Jeff felt, if he could not see, the hesitation of his chief. His rough but kind instincts told him something was wrong, and he hastened to add: "Beg your pardon, Mr. Hume, it ain't no matter. I oughtn't have asked you for it. But it's just like me. I've been a chain on the leg of the White Guard this whole tramp."

The moment of hesitation had passed before Jeff had said half-a-dozen words, and Hume put the book in his hands with the words: "No, Jeff, take it. It will bring luck to the White Guard. Keep it safe until I come back."

Jeff took the book, but hearing a guttural "Ugh" behind him, he turned round defiantly. Cloud-in-the-Sky touched his arm and said: "Good! Strong-back book--good!" Jeff was satisfied.

At this point they parted, Jeff and Gaspe Toujours remaining, and Hume and his two followers going on towards Manitou Mountain. There seemed little probability that Clive Lepage would be found. In their progress eastward and northward they had covered wide areas of country, dividing and meeting again after stated hours of travel, but not a sign had been seen; neither cairn nor staff nor any mark of human presence.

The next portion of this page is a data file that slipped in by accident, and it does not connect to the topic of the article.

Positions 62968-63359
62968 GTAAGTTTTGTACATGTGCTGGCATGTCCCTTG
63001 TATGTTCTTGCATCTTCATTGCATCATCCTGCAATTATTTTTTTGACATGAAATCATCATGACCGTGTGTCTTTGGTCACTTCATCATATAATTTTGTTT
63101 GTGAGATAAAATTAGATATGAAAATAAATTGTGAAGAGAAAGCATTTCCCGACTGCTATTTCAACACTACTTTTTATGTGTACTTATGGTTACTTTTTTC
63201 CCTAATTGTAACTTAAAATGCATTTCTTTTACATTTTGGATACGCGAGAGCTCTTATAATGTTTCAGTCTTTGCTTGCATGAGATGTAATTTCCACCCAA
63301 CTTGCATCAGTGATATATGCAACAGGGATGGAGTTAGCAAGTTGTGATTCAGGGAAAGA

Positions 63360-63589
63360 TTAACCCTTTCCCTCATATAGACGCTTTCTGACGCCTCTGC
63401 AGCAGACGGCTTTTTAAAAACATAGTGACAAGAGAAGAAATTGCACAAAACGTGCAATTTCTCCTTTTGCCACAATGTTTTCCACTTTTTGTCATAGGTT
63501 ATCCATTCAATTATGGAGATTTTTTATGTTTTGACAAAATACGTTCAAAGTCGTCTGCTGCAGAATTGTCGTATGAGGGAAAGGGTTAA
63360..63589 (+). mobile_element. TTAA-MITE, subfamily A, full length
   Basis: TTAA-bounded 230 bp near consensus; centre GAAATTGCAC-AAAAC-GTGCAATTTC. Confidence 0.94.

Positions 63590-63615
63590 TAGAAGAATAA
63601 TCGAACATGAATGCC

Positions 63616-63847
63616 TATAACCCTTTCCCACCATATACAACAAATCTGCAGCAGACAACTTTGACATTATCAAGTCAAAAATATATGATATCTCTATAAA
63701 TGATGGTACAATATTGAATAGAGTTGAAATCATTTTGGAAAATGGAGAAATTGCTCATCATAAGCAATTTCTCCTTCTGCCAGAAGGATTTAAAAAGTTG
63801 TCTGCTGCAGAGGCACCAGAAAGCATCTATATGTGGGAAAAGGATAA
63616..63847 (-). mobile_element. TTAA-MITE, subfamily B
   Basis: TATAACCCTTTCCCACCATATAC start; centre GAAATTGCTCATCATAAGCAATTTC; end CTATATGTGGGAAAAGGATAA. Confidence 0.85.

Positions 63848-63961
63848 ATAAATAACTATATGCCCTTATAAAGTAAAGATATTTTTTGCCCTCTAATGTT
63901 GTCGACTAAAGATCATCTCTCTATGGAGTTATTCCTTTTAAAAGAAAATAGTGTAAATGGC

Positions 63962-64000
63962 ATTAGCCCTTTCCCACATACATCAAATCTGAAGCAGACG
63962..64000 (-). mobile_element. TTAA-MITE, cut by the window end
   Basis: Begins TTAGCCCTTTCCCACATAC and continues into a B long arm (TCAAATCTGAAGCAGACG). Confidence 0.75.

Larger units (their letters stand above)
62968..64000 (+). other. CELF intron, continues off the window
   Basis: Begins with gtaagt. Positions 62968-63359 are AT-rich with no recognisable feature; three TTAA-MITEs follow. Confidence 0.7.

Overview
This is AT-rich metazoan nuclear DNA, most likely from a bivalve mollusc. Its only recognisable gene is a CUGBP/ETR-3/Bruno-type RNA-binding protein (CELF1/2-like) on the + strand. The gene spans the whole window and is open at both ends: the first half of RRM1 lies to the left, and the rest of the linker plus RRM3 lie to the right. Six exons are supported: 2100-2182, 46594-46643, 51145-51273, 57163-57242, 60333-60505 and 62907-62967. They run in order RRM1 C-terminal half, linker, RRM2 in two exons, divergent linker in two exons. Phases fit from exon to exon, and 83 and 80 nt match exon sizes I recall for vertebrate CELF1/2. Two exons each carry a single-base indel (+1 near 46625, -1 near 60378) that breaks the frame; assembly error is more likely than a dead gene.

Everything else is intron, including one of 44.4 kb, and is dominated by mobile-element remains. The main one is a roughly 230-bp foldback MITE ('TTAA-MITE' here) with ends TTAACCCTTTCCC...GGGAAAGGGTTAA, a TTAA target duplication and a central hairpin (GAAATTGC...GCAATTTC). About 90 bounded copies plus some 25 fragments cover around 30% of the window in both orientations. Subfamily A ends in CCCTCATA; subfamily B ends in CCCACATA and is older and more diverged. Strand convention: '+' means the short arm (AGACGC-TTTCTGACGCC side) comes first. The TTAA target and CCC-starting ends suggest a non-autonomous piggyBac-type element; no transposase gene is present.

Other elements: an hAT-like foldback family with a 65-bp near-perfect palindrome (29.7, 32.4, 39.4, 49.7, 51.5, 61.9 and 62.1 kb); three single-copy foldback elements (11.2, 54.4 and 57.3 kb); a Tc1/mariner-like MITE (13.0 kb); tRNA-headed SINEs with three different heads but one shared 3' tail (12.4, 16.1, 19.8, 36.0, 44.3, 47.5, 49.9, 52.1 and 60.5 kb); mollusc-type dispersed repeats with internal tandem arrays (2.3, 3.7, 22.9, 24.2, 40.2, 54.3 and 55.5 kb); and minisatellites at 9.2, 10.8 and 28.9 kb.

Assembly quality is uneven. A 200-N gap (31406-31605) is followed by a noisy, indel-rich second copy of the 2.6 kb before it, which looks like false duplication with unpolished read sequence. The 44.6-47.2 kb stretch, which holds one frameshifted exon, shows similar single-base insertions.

Hume had noticed Jeff Hyde's face when it was turned to the eddying drifts of the north, and he understood what was in the experienced huntsman's mind. He knew that severe weather was before them, and that the greatest danger of the journey was to be encountered.

That night they saw Manitou Mountain, cold, colossal, harshly calm; and jointly with that sight there arose a shrieking, biting, fearful north wind. It blew upon them in cruel menace of conquest, in piercing inclemency. It struck a freezing terror to their hearts, and grew in violent attack until, as if repenting that it had foregone its power to save, the sun suddenly grew red and angry, and spread out a shield of blood along the bastions of the west. The wind shrank back and grew less murderous, and ere the last red arrow shot up behind the lonely western wall of white, the three knew that the worst of the storm had passed and that death had drawn back for a time. What Hume thought may be gathered from his diary; for ere he crawled in among the dogs and stretched himself out beside Bouche, he wrote these words with aching fingers: